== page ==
DETROIT - Juanita Cochran and Talisha Bridges grew up in Michigan and both had the same dream.
They wanted to play college basketball.
Quickly, they learned that dreams turn into realities, and realities can be anything but what you expect them to be.
After playing together on the same AAU team the summer before their senior year of high school, the girls decided to sign together to play for the University of New Orleans.
"They were rebuilding the city," Bridges says of New Orleans. "And we'd ride around town and see houses that looked like they really got blown away."
The city had hit rock bottom during the devastating blows Hurricane Katrina landed on its community, but the girls saw an opportunity to be a part of a resurrection in a place where fun could be had.
"We were 17 without parents, in a city like New Orleans," Cochran explains.
But the fun wouldn't last long.
The Big Un-easy
After the girls' freshman year at UNO, the school continued to fight financial troubles as a result of the hurricane. They signed four-year scholarships and took the first step in accomplishing their dreams, and the girls had their feet swept right out from under them.
The school's athletic department drastically slashed and cut its budget. Division I sports teams were immediately disbanded, and players were left looking for a new home.
"You pick a school for a reason. That's where you want to be for the next four years of your life. You want to build friends, relationships. So to be told 'We're making budget cuts, and the first thing we're cutting is all Division I sports,' it's kind of like, okay, gotta start all over again," Bridges recalls.
Left without a school, Juanita and Talisha hit the recruiting process trail for the second time. Again, they did it together. Only this time, they did it with a much stronger bond.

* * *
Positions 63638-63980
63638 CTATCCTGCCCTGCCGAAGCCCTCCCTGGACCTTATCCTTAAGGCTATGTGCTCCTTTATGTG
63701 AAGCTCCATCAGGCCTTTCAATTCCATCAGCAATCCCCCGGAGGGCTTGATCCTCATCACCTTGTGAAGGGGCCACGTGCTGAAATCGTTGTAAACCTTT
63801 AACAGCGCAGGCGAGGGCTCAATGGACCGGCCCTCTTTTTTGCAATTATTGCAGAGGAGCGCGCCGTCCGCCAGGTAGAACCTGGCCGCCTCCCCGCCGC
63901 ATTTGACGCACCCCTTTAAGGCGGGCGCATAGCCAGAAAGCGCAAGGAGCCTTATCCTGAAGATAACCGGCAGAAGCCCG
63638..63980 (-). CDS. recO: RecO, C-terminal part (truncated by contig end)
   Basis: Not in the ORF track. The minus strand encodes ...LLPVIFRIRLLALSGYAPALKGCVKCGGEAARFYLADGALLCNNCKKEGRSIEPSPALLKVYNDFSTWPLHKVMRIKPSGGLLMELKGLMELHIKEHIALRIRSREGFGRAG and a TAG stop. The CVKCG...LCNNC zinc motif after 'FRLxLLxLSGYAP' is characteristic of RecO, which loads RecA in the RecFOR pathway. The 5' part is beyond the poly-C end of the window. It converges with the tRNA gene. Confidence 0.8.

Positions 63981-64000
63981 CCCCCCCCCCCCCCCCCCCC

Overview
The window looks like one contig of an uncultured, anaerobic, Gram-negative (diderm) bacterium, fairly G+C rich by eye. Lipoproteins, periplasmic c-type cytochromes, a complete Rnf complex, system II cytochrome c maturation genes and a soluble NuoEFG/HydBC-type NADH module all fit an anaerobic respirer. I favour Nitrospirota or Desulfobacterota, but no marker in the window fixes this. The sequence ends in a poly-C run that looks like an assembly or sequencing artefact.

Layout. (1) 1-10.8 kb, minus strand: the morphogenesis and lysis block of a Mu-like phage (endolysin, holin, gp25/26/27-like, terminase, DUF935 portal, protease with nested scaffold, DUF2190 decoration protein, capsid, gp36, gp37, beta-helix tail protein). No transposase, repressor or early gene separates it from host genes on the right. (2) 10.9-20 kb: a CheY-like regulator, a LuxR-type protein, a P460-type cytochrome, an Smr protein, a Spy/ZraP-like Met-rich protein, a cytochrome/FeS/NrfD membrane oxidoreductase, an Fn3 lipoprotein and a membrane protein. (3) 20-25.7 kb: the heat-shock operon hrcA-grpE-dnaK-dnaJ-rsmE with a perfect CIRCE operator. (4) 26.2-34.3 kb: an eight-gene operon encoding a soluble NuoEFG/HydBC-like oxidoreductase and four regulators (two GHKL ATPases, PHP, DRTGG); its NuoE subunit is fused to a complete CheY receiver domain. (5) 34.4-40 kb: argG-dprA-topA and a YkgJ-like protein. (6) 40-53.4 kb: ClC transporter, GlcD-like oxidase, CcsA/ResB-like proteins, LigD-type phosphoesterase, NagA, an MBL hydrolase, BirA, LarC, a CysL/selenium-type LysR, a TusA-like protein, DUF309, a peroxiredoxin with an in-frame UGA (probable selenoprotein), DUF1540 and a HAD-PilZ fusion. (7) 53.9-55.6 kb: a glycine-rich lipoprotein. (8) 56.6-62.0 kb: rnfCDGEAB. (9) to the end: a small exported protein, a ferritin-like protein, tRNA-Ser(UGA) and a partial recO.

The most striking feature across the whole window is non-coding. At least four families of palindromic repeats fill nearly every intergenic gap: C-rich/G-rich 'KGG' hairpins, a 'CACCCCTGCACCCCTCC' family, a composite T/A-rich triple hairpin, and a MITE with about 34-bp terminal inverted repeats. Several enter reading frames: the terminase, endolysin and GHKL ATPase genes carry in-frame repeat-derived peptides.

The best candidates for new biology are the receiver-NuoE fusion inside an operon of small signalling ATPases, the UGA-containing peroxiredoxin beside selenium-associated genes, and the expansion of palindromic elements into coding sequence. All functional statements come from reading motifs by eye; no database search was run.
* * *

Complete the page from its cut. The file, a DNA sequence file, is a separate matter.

"We had a lot of different schools contacting us, all different areas, but only a couple want the complete package: both of us," Bridges says.
Big city, bigger heartbreak
They wanted to stay together, and they aimed for another big city destination. Stony Brook University in New York offered both girls a scholarship, and the stage was set.
"My first mindset was, 'I'm going to New York. This is awesome,'" Cochran says with a smile.
The opportunity seemed perfect. Only one year after starting in New Orleans, they had a new beginning, and a new coach they believed in.
That fun wouldn't last long, either.
Michele Cherry, the head coach at Stony Brook for over three years, didn't even make it through the season. She resigned in January of the girls' first season at the school.
That was hardly the biggest matter facing the friends' journey.
"I began to get depressed and miss family, miss home. I had been through so much, just with leaving New Orleans," Cochran remembers.
During that sophomore year, she lost her grandfather near the same time her best friend, Bridges, had lost her grandmother.
Basketball was becoming more and more of a secondary priority, and the girls longed for what they needed most: a place to concretely call home.
Finding hope in home again
Talisha said her usual medicine wasn't working anymore, and she knew it was time to refocus her life.
"If I'm ever feeling down, I'd go to the gym, get a couple shots up and and I'm back on track. But I just didn't feel like I loved basketball at that moment."
While Bridges stayed to play for the next coach, Juanita, who plays center, and anchors most offenses she's ever been apart of, jumped ship and headed for home. She left immediately after their sophomore season at Stony Brook.
"I've never been a quitter in life, I've never quit anything," she says, but the then 19-year old was in need of home cooking.
She chose to return to Michigan, and signed up to play for Wayne State University.
"When I came to Wayne State, it was amazing. Once I was happy, I was able to see my mom more, and everything began to fall in place."
Talisha, her best friend, heard the stories on the phone, and knew what was next for her future. They had done everything together through a long and twisted road, and now that her friend was actually happy, Talisha wanted to feel the same joy.
"Fixing her problems, I fixed my problems. Being together, it gave us someone to talk to, to look to kind of be happy and not think about things," she says.
After an extra semester at Stony Brook, Talisha left to rejoin her friend. By January of 2012, she was the newest member of the Wayne State Warriors, happily practicing alongside her close companion. She had to sit out for the year due to transfer rules, but quickly made a difference on the court.
"Having that chemistry and connection, it feels really good and feels like we've been friends for more than five years," Bridges says happily.
Now, the Warriors are off to their best conference start in a decade, a first-place 11-3 start to the GLIAC slate.
They've been through disaster and back, but through it all, they know